Cameroon and Nigeria face challenges in border demarcation exercise
(19 February 2014)
Twelve years after the International Court of Justice (ICJ) established the Cameroon-Nigeria border, the United Nations has begun to implement physical demarcation on the ground.
Since 2011, United Nations teams have laid down concrete pillars to form the Cameroon-Nigeria border. The Cameroon-Nigeria Mixed Commission (CNMC) is responsible for physically demarcating the land and sea boundaries spanning 2,100 km across mountains, deserts, dense forests, and the Atlantic Ocean. A member of the United Nations team commented, “The climatic conditions present unprecedented challenges in the demarcation process. The project was longer than the sum of UN-led demarcation projects between Ethiopia and Eritrea, Indonesia and East Timor, and Iraq and Kuwait”.
In 2002, the ICJ ruled that the Bakassi region, in the Gulf of Guinea spanning an area of approximately 1,000 square kilometres of rich hydrocarbon resources, would be assigned to Cameroon. It is reported that the biggest challenge for the Cameroonian and Nigerian authorities will be developing this region, harmonising the requirements of the fishing industry with those of the potentially environmentally hazardous oil industry.
Cameroon’s largest commercial partner in Sub-Saharan Africa is Nigeria. The two governments are in the process of building cross-border transportation links in an attempt to support the fishing trade and are negotiating an agreement for joint management of oil resources in the Bakassi region. A former UN based observer commented, “The most important thing now is to make people understand that the border is not a barrier but a bridge between them”. Projects to enhance cross-border inter-community relations are planned as part of an effort to encourage social cohesion. Martin Edang, a trader and resident of Ija-Bato 1, commented, “Many [residents] are still confused over which country they want to belong”.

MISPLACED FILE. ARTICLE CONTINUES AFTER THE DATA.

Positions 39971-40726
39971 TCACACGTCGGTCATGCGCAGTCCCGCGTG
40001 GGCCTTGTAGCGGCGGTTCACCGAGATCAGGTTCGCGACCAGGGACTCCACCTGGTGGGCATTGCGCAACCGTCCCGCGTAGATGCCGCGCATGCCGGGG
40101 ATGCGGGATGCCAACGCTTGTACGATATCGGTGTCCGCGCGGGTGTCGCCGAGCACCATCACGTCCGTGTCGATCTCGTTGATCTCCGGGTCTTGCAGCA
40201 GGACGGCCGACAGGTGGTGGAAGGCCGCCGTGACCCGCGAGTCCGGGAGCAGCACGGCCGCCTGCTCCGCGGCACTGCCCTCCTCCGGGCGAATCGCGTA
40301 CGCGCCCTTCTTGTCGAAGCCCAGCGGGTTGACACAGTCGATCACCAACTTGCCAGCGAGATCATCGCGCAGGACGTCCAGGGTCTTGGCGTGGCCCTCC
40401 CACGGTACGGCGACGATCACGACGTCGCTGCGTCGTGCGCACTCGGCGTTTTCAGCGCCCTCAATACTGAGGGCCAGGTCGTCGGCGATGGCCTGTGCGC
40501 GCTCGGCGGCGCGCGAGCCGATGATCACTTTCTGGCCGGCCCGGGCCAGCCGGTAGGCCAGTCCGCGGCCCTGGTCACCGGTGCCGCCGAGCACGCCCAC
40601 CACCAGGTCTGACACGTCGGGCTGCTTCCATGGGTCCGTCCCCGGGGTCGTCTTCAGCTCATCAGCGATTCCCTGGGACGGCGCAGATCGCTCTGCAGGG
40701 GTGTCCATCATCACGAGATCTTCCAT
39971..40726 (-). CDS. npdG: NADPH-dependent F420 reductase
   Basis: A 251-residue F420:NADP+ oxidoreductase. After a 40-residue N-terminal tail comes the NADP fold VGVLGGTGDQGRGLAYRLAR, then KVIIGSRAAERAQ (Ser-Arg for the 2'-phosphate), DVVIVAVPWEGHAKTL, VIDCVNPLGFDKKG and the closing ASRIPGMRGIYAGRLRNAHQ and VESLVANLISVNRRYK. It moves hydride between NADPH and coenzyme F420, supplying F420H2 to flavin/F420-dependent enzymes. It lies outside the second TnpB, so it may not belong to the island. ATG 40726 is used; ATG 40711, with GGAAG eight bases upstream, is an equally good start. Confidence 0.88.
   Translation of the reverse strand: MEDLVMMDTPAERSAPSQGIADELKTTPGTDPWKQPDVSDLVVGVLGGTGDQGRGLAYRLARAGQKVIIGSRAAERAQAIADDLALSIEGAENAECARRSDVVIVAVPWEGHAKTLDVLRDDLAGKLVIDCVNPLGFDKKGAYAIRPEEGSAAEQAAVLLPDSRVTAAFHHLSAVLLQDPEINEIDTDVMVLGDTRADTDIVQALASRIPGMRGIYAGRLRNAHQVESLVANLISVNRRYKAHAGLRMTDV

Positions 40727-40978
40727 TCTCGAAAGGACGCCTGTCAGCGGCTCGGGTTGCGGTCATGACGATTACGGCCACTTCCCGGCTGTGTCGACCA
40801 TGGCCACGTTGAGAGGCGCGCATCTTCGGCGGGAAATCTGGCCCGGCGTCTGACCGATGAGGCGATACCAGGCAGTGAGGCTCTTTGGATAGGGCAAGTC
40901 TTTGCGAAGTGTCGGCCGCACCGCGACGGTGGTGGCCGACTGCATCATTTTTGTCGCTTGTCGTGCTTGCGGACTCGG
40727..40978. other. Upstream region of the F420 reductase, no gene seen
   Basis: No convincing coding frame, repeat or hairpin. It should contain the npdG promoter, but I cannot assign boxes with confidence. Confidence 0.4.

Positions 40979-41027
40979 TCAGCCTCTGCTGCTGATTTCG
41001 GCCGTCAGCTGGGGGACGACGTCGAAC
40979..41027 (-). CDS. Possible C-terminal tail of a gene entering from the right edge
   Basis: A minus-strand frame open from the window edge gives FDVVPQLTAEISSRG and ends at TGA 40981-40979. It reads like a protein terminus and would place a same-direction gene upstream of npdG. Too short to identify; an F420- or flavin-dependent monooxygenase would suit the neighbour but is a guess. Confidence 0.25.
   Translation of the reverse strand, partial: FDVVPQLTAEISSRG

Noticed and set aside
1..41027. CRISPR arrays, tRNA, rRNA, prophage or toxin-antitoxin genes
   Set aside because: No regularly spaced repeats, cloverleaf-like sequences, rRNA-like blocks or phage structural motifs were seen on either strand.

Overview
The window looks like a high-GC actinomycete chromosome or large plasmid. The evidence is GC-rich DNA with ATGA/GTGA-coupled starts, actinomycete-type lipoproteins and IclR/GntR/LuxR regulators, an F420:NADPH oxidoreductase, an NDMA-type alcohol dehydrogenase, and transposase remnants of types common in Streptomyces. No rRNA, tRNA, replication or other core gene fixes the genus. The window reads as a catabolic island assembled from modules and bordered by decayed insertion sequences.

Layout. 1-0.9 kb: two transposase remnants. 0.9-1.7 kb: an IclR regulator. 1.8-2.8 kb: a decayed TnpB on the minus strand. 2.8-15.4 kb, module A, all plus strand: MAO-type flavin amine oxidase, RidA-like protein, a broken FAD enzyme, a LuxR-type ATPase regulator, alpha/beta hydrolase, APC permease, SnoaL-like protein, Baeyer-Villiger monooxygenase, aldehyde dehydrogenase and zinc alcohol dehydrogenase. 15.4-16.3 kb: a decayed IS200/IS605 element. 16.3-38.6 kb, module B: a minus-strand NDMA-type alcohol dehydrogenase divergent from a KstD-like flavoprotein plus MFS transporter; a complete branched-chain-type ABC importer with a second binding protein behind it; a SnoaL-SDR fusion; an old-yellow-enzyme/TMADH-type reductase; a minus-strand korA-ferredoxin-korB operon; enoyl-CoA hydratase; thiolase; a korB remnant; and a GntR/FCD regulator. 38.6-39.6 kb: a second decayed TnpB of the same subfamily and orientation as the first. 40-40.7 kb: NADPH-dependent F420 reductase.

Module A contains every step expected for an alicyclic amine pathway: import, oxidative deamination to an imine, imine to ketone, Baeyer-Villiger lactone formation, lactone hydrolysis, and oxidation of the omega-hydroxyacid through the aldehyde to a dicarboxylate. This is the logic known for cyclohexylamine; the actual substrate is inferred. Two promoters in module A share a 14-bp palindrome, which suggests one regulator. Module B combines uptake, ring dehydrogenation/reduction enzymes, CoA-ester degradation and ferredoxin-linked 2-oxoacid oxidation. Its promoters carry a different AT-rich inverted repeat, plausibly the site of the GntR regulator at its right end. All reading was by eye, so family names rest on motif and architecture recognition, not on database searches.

Consequently, reports claim that Cameroon has annexed the Obudu Ranch Resort, along with approximately twenty other Cross River villages. Allegedly, some of the 1913 Anglo-German beacons have been altered, including those at Obudu, Boki, Ikom and Obanlikwu. The community leaders from each village have called on the Nigerian government to intervene immediately and stop what has been labelled an ‘illegal demarcation exercise’.
It is estimated that just 30% of Africa’s borders are precisely demarcated.
“Nigeria: Hope dims for Nigeria, Cameroun cross border oil wells exploration”, Chika Amanze-Nwachuku, This Day, 10th February 2014. http://allafrica.com/stories/201402100251.html.
“Nigeria: Anxiety in cross river as UN demarcates border with Cameroon”, Vanguard, 11th February 2014. http://www.vanguardngr.com/2014/02/anxiety-cross-river-un-demarcates-border-cameroon/.
“Cameroon claims Nigeria’s Obudu Ranch in demarcation exercise”, Nigerian Bulletin, 11th February 2014. http://www.nigerianbulletin.com/threads/cameroon-claims-nigerias-obudu-ranch-in-demarcation-exercise.44106/.
“Cameroon-Nigeria border settlement faces tough development challenges”, The Guardian, 16th February 2014. http://www.theguardian.com/global-development/2014/feb/16/cameroon-nigeria-border-settlement-development-challenges.